General Info on genetics and psychopathology

This section hosts general information on genetics and psychopathology, articles for parents, families and patients.

Anxiety disorders are a group of mental disorders, for example, specific phobia, where people are extremely afraid of a specific object or situation that normally poses little or no real danger. Another example is a social anxiety disorder, where people are scared to talk to other people, thinking that they will embarrass themselves and will be talked about badly behind their backs. 

Anxiety disorders are the most common mental disorders in childhood and adolescence and can start early in life. Anxiety disorders rarely occur alone; the possibility to suffer from an additional mental disorder at the same time is high. As with most mental disorders, suffering from an anxiety disorder alone or in combination with another mental health disorder causes a great amount of stress for the individual. For children and adolescents, this can have a negative impact on relationships with family, friends, schoolmates, and leisure time activities.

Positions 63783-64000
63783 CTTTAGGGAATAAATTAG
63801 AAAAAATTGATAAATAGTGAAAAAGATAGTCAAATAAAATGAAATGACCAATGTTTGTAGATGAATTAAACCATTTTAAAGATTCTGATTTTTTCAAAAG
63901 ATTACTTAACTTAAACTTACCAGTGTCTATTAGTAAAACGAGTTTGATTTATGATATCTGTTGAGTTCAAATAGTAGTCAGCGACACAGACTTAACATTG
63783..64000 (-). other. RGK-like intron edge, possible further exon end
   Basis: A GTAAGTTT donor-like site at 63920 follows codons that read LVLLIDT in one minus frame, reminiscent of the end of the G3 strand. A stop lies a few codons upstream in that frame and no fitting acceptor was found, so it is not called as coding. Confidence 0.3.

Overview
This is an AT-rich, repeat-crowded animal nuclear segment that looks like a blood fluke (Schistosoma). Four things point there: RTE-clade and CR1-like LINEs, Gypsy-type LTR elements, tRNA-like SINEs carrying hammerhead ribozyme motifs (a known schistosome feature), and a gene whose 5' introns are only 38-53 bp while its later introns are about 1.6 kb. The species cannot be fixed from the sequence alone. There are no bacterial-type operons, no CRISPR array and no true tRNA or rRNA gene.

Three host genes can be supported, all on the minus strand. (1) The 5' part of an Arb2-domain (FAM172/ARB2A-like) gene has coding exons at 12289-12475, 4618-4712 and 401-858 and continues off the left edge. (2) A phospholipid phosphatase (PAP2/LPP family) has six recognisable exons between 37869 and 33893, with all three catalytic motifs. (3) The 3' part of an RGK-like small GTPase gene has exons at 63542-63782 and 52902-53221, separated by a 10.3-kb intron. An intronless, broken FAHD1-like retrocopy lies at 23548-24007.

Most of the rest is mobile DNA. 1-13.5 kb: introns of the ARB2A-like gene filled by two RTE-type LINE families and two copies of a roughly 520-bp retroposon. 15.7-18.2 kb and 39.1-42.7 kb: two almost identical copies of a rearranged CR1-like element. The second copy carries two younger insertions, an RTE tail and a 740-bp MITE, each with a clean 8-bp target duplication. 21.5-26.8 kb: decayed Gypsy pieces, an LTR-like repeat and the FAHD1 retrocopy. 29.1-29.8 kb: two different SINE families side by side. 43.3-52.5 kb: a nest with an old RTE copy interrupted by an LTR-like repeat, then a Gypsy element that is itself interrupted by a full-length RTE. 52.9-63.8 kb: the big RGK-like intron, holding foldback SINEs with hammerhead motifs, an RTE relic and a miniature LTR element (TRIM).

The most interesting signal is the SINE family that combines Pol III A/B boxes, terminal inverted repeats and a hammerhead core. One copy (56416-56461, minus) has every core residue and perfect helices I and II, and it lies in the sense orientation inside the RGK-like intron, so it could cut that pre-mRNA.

Studies focusing on the long-term outcomes of anxiety disorders in children and adolescents have demonstrated numerous relationships between earlier anxiety disorders and mental health issues in later life, such as depression, substance use, and suicidal behavior. Apart from the risk of developing several clinical outcomes later in life, child and adolescent anxiety is also connected to long-term impairment in other areas such as job-related and social functioning. Individuals are often less satisfied with their life and experience difficulties with their family and friends, in school or at work. For example, one study showed that adolescent anxiety in combination with depression may put people at risk for unemployment later in life. There is also research supporting the relationship between anxiety in adolescence and an increased risk of sick leave in young adulthood. Taken together, anxiety disorders form a major mental health problem and a better understanding of their course and consequences would help to recognize the need for early diagnosis and effective treatment, thereby reducing individual suffering as well as long-term costs for society.



Get in Touch!


Prof. Christel Middeldorp, project coordinator

VU University Amsterdam
Dept. of Biological Psychology
email : c.m.middeldorp(at)

Natascha Stroo, project manager
VU University Amsterdam
Dept. of Biological Psychology
email : natascha.stroo(at)

Matteo Mauri, web & dissemination manager
University of Cagliari
email : matteo.mauri(at)

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